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Elmer Yoder Explores Organic Corn

by Courtney Schafer

Published: Friday, December 1, 2017

As a crop farmer who takes pride in caring for his soil and producing top-yielding crops, Elmer Yoder of Middlebury saw an opportunity that resulted in growing 26 acres of organic corn.

Knowing that organic crops takes time and precise care, Elmer decided to use a small field to see if he could be successful at raising organic corn.

"The field was a hayfield for several years and the guy that farmed it was older and was looking to get out of farming," said Elmer. "So, we took the field over and converted it to be able to grow organic corn."

Elmer said that the field had everything going for it. With it being a hay field, he knew he wouldn't have to do much to the soil.

"We did put AgriEnergy starter, four ton of chicken manure and lime on the field. Other than that, we didn't have to do much else. It was a nice sod field with great soil."

For anyone who has grown organic crops, they know that taking care of the soil is key and that the weather is a huge factor in the success of the crop. According to Elmer, soil types, fertilizer and weather all play into how well someone's organic crops yield.

"With organics, we don't have much control over weeds, etc.," he said. "We have to really just hope for the best and pay attention to certain times during the growing stages."

One of the most critical things that a grower has to watch out for are weeds and their growth in a field. If weeds aren't kept to a minimum, there is the potential for significant crop loss and yield decrease.

Elmer said that in order to keep weeds minimized, as soon as the corn plants are a few inches out of the ground, you have to be checking your field for weeds and take care of them with a cultivator.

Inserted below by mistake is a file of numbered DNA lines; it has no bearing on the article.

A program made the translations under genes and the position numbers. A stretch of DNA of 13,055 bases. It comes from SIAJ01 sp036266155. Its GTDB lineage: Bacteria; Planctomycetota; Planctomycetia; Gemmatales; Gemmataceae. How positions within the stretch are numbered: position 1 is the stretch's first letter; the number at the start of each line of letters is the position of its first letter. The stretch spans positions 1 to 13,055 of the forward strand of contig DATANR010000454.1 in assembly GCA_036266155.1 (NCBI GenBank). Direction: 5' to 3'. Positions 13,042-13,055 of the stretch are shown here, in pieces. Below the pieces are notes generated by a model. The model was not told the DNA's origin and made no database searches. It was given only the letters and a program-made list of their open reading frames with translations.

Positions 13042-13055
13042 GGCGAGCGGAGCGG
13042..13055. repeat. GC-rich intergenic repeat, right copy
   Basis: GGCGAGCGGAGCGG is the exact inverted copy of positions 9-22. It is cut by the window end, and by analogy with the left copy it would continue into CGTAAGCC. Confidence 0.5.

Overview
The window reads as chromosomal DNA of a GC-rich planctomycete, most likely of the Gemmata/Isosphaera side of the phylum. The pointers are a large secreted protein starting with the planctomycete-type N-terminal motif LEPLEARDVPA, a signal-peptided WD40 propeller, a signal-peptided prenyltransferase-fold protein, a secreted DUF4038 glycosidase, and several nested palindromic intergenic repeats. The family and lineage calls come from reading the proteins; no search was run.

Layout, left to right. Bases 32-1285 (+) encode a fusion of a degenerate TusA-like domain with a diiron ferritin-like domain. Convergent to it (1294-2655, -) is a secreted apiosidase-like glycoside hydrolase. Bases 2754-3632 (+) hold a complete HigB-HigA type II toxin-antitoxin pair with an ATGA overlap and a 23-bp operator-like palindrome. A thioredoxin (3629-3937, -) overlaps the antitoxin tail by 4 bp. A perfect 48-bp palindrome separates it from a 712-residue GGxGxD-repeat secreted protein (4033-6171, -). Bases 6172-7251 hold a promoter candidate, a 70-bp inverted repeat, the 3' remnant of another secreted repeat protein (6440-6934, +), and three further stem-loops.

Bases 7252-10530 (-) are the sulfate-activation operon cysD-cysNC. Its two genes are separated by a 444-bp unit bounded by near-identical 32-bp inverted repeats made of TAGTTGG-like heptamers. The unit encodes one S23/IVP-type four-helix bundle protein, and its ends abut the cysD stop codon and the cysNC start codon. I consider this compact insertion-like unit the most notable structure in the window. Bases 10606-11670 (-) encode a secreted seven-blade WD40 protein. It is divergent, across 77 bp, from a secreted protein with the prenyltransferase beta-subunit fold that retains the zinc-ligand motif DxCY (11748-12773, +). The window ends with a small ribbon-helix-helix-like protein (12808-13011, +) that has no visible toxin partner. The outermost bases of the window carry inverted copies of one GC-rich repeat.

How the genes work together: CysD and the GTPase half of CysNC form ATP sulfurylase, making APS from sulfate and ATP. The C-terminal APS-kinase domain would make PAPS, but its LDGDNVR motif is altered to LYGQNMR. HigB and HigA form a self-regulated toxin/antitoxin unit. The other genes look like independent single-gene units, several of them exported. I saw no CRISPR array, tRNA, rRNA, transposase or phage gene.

"There isn't much you can do as far as sprays for weeds when it comes to raising organic crops. So, it's critical that the growers pay attention and when weeds begin appearing, they are proactive at removing them."

Elmer's 26 acres of organic corn yielded 211 bushels to the acre, and he received $10 per bushel from his co-op.

"I was really impressed with how well the corn did," he said. "Right now, organic corn is anywhere from $10-$11 per bushel."

He shared that he doesn't really have any "golden nugget" advice for those who are looking into raising organic crops, but knows that it takes time and isn't something you can start next harvest season.

"It takes three years to get the ground certified because there can't be any chemicals sprayed on the field for that amount of time," Yoder said. "You also have to rotate between corn and alfalfa hay. A field can raise organic corn for two to three years before it needs to be replenished with nitrogen, and that's when you need to convert the field to organic alfalfa hay for at least a year."

Elmer said it is costly to get into organic crops; it takes someone who really cares for their soil and is willing to be patient.

There is a growing need, however, for organic crops in the United States. Elmer said that a lot of organic corn is imported into the U.S. and that requires a lot of monitoring.

"We don't really know for sure if the corn coming in is truly organic, but we believe it is. It would be a nightmare to have to trace all of the shipments of corn back to their origin in order to make sure it's actually organic. That's why there is a need for more growers in the U.S."

He also said that consumers are driving the need and want for organic commodities, especially when it comes to eggs.

In addition to the organic corn, Elmer also raises 200 acres of seed corn, 135 acres of non-GMO corn and around 140 acres of soybeans. He also has a small trucking business.

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